Adherence to Hunger Training Using Blood Glucose Monitoring

A Feasibility Study

M. R. Jospe; R. C. Brown; M. Roy; R. W. Taylor


Nutr Metab. 2015;12(22) 

In This Article

Abstract and Introduction


Background: "Hunger training", which aims to teach people to eat only when blood glucose is below a set target, appears promising as a weight loss strategy. As the ability of participants to adhere to the rigorous protocol has been insufficiently described, we sought to determine the feasibility of hunger training, in terms of retention in the study, adherence to measuring blood glucose, and eating only when blood glucose concentrations are below a set level of 4.7 mmol/L.

Method: We undertook a two-week feasibility study, utilising an adaptive design approach where the specific blood glucose cut-off was the adaptive feature. A blood glucose cut-off of 4.7 mmol/L (protocol A) was used for the first 20 participants. A priori we decided that if interim analysis revealed that this cut-off did not meet our feasibility criteria, the remaining ten participants would use an individualised cut-off based on their fasting glucose concentrations (protocol B).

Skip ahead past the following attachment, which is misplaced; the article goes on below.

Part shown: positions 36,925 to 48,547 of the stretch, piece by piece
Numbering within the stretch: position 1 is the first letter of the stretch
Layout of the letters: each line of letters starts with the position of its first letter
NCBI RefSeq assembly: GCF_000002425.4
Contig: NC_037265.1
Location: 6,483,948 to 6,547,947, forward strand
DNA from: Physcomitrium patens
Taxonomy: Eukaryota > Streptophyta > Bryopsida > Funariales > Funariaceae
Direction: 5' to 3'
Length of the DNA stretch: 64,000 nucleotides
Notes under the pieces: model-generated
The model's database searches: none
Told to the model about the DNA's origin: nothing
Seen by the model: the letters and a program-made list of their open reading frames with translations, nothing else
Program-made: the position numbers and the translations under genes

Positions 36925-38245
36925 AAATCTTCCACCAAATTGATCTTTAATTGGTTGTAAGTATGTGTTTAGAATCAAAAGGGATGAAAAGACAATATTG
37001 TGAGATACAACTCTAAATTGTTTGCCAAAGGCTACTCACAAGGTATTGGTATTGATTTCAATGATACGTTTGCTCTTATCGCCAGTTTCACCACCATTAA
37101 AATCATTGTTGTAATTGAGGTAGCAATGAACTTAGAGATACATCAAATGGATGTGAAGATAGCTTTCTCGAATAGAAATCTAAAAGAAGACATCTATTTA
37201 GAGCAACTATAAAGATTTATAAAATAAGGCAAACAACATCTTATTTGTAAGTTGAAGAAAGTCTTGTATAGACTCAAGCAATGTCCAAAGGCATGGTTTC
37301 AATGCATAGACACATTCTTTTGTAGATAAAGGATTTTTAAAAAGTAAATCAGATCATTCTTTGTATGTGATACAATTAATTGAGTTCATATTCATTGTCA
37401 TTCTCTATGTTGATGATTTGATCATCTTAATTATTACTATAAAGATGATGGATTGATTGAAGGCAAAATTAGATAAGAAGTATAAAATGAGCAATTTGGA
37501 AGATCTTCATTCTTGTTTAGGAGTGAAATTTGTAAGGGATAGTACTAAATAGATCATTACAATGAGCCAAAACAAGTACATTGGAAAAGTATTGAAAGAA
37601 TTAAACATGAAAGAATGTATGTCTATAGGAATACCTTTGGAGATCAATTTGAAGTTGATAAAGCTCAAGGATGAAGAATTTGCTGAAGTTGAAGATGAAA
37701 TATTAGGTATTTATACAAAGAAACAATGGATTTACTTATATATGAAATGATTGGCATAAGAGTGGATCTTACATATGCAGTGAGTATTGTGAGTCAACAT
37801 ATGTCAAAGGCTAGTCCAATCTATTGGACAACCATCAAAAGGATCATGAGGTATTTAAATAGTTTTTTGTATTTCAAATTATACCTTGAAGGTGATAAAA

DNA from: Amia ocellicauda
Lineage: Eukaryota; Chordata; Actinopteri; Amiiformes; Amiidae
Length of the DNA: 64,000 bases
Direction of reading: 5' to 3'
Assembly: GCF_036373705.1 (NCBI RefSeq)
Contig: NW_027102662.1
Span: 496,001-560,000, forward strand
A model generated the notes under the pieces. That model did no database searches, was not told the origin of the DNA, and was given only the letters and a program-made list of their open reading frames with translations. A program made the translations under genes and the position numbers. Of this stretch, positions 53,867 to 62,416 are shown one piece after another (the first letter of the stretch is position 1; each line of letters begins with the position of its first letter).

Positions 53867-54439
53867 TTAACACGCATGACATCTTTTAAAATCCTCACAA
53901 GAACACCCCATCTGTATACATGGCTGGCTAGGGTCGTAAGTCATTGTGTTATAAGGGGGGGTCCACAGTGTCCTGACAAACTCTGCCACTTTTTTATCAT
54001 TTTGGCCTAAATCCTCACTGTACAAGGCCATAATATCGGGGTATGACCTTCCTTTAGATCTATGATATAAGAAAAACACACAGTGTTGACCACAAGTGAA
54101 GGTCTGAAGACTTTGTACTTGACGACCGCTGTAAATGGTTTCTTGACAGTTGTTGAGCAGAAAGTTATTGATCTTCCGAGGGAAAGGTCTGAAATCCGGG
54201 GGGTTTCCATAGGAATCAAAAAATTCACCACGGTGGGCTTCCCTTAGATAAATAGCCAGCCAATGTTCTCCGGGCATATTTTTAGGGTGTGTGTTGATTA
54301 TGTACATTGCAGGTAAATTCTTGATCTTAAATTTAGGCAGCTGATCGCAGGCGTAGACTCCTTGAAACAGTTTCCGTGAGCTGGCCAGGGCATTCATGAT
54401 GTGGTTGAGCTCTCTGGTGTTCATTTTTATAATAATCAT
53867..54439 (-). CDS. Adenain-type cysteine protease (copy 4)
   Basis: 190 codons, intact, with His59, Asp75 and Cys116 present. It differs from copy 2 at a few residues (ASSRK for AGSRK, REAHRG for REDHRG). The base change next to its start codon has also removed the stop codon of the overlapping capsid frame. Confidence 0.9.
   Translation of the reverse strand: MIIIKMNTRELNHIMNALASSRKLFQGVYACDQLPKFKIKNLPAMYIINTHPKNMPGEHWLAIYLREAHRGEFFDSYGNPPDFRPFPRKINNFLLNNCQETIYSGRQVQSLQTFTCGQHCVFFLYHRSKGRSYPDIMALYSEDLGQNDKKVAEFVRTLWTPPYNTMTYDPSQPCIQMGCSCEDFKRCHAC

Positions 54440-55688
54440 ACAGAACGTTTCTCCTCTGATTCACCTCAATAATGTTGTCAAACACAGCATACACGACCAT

Results: Retention of the participants in the study was 97 % (28/29 participants), achieving our criterion of 85 %. Participants measured their blood glucose before 94 % (95 % CI 91, 98) of eating occasions (criterion 80 %). However, participants following protocol A, which used a standard blood glucose cut-off of 4.7 mmol/L, were only able to adhere to eating when blood glucose was below the prescribed level 66 % of the time, below our within-person criterion of 75 %. By contrast, those participants following protocol B (individualised cut-off) adhered to the eating protocol 84 % of the time, a significant (p = 0.010) improvement over protocol A.

Conclusion: Hunger training appears to be a feasible method, at least in the short-term, when an individualised fasting blood glucose is used to indicate that a meal can begin.